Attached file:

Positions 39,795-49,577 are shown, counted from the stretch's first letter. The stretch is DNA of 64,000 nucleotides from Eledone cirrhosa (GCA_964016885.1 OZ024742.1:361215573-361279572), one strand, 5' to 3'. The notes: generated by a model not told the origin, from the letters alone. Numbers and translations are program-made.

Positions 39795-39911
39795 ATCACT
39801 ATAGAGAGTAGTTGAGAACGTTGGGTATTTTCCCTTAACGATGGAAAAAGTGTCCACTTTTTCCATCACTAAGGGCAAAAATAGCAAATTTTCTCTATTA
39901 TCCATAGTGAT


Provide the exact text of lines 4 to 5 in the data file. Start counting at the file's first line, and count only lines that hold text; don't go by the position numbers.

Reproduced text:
39801 ATAGAGAGTAGTTGAGAACGTTGGGTATTTTCCCTTAACGATGGAAAAAGTGTCCACTTTTTCCATCACTAAGGGCAAAAATAGCAAATTTTCTCTATTA
39901 TCCATAGTGAT